Mayweather Vs. McGregor: The Road To Armageddon Is Very Green

Did you know that, if you take the lyrics from the 2010 hit song “The Only Exception” from Paramore and replace every instance of the word “love” with “money,” it perfectly encapsulates Dana White’s presumed feelings for Conor McGregor.

Well, maybe not exactly, but how many other fighters would Dana agree to work with to put together the biggest combat sports spectacle of our generation?

That’s right. It has come to pass. What was originally spoken of as MMA lore for hundreds and hundreds of…days has become reality.

The fight that nobody in their right mind thought would happen, and the fight that many in their wrong mind really wished would happen if only to see how much it would piss off everybody in their right mind, has happened:

One of the greatest boxers of all time, the undefeated five division champion Floyd “Money” Mayweather will return to the ring one more time to face the hottest MMA fighter on the planet today, the undefeated (by Chael Sonnen’s definition) two division champion “The Notorious” Conor McGregor.

On August 26, the boxing and MMA worlds will collide in a superfight for the ages. There will likely be few survivors.

If you haven’t repented yet, it’s not a bad idea to go do that now. Y’know, just to be ready.

What’s the most surprising thing to me about this fight isn’t that it’s happening but that it came together so quickly. It was only a few weeks ago that Dana announced he had come to terms on Conor’s end of the bout agreement. A few weeks ago, talks with Mayweather hadn’t even started yet and now we have a date, a fight poster, and scores of upset athletes proclaiming this to be the death of boxing and/or the UFC if only because they’re jealous they never were given an opportunity like this.

That’s crazy. It took five years from the time that talks began for Floyd to finally fight Manny Pacquiao. The fight with McGregor took less than a summer vacation to finalize. That speaks to how much Floyd wants to fight Conor.

Or maybe it went smoother because Floyd didn’t demand the same concessions be met before agreeing to meet Conor, the dangerous striker with no pro boxing experience vs. Pacman, one of the only men to rival him in terms of star power AND proven technical boxing proficiency.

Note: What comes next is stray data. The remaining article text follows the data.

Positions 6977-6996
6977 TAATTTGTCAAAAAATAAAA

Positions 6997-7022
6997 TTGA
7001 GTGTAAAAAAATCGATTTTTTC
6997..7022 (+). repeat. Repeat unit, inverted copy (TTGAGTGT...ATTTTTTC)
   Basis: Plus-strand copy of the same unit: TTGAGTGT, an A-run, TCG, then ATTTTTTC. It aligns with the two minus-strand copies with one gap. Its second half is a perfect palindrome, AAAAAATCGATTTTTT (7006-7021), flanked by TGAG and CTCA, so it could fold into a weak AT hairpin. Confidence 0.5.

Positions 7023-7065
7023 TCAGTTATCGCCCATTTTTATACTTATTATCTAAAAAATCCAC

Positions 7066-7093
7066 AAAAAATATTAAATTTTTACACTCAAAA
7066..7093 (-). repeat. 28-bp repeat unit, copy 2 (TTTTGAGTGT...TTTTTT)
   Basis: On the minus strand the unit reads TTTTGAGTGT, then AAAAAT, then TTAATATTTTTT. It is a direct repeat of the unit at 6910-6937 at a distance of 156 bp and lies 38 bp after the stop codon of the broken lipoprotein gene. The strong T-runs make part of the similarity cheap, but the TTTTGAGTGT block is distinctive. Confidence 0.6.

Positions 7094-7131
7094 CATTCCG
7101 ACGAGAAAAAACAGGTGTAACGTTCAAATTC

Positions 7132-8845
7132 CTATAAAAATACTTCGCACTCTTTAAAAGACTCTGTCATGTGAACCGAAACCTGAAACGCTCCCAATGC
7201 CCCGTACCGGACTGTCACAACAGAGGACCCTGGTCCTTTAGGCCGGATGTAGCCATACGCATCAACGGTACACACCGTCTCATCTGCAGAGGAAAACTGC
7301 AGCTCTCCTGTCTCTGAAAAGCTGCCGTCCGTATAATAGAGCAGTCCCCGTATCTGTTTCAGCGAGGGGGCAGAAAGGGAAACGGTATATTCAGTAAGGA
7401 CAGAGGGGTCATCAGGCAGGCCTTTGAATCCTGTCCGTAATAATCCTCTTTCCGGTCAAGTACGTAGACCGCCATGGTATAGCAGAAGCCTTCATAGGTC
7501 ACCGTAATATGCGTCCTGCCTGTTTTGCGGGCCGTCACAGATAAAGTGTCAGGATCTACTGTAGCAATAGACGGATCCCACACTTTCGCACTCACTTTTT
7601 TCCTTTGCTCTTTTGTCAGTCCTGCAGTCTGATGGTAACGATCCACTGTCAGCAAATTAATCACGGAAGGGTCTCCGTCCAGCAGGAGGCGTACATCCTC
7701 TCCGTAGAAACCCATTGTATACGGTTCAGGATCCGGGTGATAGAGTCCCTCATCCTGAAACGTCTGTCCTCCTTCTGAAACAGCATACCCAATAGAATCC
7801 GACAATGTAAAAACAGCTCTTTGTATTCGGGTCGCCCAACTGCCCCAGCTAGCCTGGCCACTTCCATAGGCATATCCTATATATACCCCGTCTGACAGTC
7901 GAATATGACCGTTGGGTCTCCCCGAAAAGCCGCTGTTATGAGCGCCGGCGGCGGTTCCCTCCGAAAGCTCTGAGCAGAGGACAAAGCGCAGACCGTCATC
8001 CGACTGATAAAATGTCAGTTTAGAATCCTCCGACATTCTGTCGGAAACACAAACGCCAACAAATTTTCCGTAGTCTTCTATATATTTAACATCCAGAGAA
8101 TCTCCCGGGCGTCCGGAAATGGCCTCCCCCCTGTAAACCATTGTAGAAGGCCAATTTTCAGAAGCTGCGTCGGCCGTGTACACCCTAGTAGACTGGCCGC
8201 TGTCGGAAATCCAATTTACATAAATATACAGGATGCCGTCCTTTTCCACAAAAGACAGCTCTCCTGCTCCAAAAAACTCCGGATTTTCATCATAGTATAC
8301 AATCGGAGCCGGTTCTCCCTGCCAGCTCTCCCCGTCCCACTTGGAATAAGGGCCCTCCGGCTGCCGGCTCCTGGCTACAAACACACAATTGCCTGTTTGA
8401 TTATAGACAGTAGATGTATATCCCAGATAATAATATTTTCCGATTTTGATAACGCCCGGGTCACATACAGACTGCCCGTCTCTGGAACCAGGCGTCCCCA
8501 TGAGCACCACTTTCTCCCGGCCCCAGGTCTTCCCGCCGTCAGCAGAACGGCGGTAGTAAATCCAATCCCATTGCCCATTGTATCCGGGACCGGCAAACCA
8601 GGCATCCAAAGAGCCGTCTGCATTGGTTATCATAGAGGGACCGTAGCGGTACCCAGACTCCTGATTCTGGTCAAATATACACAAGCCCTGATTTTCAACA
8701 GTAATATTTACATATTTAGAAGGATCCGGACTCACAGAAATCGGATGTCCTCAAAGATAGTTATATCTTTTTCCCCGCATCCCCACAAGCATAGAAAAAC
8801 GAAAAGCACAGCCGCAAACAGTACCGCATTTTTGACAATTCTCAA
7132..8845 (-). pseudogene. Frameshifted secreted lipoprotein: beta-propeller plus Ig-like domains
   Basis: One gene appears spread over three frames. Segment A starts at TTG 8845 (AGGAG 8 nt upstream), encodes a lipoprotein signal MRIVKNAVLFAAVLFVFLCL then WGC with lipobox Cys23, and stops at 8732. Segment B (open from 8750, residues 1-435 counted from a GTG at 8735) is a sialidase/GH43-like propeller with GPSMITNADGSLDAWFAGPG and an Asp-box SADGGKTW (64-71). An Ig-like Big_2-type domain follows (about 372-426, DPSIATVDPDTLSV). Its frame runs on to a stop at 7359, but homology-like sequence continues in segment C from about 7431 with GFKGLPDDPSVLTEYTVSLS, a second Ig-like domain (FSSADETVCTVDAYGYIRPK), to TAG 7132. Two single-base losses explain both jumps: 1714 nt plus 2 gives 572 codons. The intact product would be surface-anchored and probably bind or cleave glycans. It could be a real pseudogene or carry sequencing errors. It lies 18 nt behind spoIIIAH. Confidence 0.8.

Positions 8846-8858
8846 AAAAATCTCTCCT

Or he just really wants the money. That’s a possibility too. I mean, that’s his whole thing, right?

Conor, of course, wants the money too. Conor and his team can say all they want about how much Conor is looking forward to the challenge of meeting one of boxing’s greatest ring generals on his own battlefield but we all know he wouldn’t have pursued it if there wasn’t the potential to make all of the money in the known universe and set all the Payperview records along with it.

Seriously, I love how, once the discussion regarding Mayweather vs. McGregor finally started to shift away from “WTF? SRSLY? OMG!” it turned to whether this fight will break the Payperview record of 4.6 million buys that is currently held by Mayweather vs. Pacquiao.

It’s an interesting question to ponder. Here’s another interesting question to ponder: Who cares? Does it matter if it sells more Payperviews? I mean, am I supposed to be excited at the possibility that snooty executives who are going to make ridiculous amounts of money as it is from this fight could make even more?

That’s such an American thing to pour over, isn’t it? I can only imagine how many more people will ask about how big this fight is going to be before we make it to August 26, especially from TV sports pundits and other commenters who know nothing about boxing or MMA but feel they know everything about this fight.

And, to be fair, I’m not saying I’m more an authority on this than anyone else. I’m not. I’m pretty much just looking for something to do between watching Scrubs reruns.